New Law Might Mess With Odd-Year District Elections

Voters Could Sue Over Low Turnout Numbers

<b>LONE WOLF: </b> Sebastian Aldana Jr. said he was the one plaintiff who didn’t want even-year elections as part of the settlement.
Paul Wellman (file)

The City of Santa Barbara recently settled a lawsuit with Latino voting-rights advocates by changing from at-large to by-district elections, as a way to promote diversity on the City Council. Now, under a new state law, and as this election season enters full swing, the city risks another voting-rights challenge for holding those elections in odd-numbered years when voter turnout is historically low.

California Senate Bill 415, signed by Governor Jerry Brown on September 1, would allow a voter to go to court if an odd-year municipal election “has previously resulted” in low voter turnout, defined as at least 25 percent less than the average for that city in the previous four statewide elections. To boost voter participation, the city ​— ​or county or special district ​— ​could then be ordered to align its elections with statewide elections, which are held in even-numbered years.

In 2007, 2011, and 2013, records show, only 37 percent, 41 percent, and 38 percent of registered Santa Barbara voters went to the polls, respectively. By contrast, the turnout in Santa Barbara during statewide elections is generally much higher: The average for 2008, 2010, 2012, and 2014, for example, was 74.53 percent.

“We’ve been advocating for the City of Santa Barbara to put even-year elections on the ballot in 2016,” said Lucas Zucker, an organizer for the Central Coast Alliance United for a Sustainable Economy (CAUSE), a social-justice-advocacy group. “We don’t want the city to get sued.”

The new law goes into effect on January 1, 2018. Already, the groups that unsuccessfully lobbied the Santa Barbara City Council to move its election cycle to even-numbered years ​— ​the Santa Barbara County Democratic Party, Santa Barbara County Action Network, League of Women Voters, and CAUSE ​— ​are pondering their next move.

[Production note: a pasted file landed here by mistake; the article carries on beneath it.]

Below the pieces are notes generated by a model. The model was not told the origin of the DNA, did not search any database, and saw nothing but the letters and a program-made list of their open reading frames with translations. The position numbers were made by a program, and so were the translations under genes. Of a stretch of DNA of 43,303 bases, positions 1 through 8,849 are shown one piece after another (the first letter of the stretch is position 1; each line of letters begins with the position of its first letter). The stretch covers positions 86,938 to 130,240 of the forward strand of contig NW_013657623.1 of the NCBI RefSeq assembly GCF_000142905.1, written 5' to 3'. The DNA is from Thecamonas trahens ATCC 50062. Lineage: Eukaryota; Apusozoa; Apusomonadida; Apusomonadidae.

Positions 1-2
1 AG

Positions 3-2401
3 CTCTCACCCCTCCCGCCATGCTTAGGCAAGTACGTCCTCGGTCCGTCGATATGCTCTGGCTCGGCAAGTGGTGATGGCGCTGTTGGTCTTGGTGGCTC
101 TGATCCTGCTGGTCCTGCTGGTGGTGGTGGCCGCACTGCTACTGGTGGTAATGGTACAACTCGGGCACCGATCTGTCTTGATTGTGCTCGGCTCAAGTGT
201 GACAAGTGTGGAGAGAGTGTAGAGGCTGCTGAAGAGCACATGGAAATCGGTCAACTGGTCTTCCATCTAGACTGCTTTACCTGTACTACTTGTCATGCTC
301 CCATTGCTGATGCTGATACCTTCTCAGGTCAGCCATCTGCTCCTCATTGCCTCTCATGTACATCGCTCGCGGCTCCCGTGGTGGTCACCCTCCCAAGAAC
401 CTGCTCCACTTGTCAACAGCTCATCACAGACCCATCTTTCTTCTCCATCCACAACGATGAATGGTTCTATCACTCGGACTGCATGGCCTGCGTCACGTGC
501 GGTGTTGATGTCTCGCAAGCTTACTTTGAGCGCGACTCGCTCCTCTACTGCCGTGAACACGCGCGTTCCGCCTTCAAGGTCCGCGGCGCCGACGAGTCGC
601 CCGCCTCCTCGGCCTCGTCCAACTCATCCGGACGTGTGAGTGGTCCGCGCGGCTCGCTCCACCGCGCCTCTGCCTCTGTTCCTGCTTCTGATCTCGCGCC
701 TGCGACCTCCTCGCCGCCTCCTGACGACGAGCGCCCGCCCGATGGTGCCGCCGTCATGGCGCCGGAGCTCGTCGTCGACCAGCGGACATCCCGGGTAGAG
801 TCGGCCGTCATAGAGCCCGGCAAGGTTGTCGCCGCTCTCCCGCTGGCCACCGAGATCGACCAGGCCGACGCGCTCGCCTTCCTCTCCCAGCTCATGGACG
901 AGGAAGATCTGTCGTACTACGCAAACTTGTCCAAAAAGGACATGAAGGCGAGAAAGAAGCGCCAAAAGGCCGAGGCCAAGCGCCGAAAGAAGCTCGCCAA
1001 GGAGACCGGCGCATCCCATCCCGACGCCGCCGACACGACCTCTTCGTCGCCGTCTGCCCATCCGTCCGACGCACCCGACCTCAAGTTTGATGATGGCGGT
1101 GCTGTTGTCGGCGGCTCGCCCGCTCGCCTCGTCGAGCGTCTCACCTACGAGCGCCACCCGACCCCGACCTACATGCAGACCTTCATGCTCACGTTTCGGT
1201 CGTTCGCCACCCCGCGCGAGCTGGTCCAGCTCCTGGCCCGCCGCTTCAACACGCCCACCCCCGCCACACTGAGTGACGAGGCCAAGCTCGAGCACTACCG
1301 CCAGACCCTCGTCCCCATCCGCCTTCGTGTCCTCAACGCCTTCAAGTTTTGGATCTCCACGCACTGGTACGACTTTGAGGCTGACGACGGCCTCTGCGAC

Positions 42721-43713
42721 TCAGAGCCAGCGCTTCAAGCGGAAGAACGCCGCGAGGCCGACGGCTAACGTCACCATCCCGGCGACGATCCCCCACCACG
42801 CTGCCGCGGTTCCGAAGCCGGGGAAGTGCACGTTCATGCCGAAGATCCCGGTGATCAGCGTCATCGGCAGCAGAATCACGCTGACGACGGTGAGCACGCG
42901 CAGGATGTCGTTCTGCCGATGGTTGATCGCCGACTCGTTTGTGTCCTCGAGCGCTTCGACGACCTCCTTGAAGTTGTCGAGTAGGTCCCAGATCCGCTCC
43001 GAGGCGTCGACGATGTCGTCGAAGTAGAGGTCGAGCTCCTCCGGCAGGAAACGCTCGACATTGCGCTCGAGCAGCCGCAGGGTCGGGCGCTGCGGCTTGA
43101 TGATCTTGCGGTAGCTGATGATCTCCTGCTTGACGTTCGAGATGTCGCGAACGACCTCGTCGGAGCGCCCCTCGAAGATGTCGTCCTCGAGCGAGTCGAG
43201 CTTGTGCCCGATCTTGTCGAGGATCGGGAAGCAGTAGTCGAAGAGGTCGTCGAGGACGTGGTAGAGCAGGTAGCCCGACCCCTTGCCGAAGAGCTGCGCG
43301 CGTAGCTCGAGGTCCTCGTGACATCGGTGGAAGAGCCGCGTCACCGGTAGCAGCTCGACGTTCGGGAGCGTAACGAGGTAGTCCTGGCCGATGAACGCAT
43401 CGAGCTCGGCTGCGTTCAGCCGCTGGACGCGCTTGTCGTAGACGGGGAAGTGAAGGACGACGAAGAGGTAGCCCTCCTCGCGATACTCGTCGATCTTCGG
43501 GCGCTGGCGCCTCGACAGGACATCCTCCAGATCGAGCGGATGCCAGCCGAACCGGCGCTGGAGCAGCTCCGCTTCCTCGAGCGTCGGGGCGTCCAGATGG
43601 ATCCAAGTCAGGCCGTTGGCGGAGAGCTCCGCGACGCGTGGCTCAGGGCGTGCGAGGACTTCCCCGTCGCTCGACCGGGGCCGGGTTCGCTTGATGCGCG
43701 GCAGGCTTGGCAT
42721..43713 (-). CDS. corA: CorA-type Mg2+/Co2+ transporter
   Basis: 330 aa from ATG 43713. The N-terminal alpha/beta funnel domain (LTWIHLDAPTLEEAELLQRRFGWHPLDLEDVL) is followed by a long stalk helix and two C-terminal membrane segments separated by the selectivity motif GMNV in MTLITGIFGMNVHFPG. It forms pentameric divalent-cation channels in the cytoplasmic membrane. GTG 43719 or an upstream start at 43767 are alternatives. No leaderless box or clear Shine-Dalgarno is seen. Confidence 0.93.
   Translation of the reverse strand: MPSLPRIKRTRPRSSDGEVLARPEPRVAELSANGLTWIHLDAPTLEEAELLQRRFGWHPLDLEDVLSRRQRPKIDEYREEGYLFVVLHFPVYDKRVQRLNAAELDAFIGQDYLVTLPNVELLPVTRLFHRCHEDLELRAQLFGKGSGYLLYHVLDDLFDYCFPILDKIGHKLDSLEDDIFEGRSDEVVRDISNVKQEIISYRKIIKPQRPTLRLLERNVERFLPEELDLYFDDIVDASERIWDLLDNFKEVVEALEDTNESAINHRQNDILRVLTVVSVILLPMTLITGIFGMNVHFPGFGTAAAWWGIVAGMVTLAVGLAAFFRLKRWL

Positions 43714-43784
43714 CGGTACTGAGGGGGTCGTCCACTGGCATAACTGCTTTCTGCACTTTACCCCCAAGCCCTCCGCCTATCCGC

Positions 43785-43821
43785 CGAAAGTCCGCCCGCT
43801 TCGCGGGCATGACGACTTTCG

Local elections that run concurrently with state contests draw between 21 percent and 36 percent more turnout, studies show. Consolidating elections would also boost the Latino vote, advocates say ​— ​75 percent of registered Latinos in Santa Barbara cast votes in the November 2012 statewide general election, compared to only 26 percent in the November 2013 City Council election.

City Attorney Ariel Calonne said it was unclear whether the new law would apply to charter cities such as Santa Barbara that can decide how to conduct their own elections. In the charter cities of Ventura and Los Angeles, voters recently approved ballot measures to consolidate their municipal elections with statewide elections. In Palmdale and Visalia, municipal elections were shifted from odd to even years.

But the four Santa Barbara plaintiffs didn’t ask for a move to even years, Calonne said. Jacqueline Inda, a plaintiff who is running for City Council on November 3 for the newly created Eastside district, said the plaintiffs offered, but the Democratic majority of four councilmembers could not agree on how to implement the change. Mayor Helene Schneider and Councilmember Bendy White objected to shortening their terms by one year to launch even-year elections in 2016, Inda said.

And in the end, the plaintiffs were split, too. Sebastian Aldana Jr. said he was concerned that to “gain the power they lost” in the move to district elections, local Democratic Party leaders would run municipal candidates together with state and national candidates on the same slate.

“I was the one plaintiff who disagreed with going to even years,” Aldana said, adding that the change couldn’t be made unless they were all on board. “I thought that what we fought for was going to get muddled at the end. People just need to relax and let the system work.”

Daraka Larimore-Hall, chair of the Santa Barbara County Democratic Party, said the system works best when more people vote. The plaintiffs, he said, “did this lawsuit about racial disparity, and they explicitly precluded the solution that would bring thousands of Latino voters into the electorate … That’s what’s insane about this whole thing.”

The plaintiffs are betting that district elections will bring out more voters across the board. During at-large City Council elections, Eastside residents didn’t have much contact with candidates, except through radio and TV ads, Inda said. “It’s a huge difference in how we’re running candidates now,” she said. “It won’t be the parties going out and walking a neighborhood they don’t know. This may not be a low-turnout year.”

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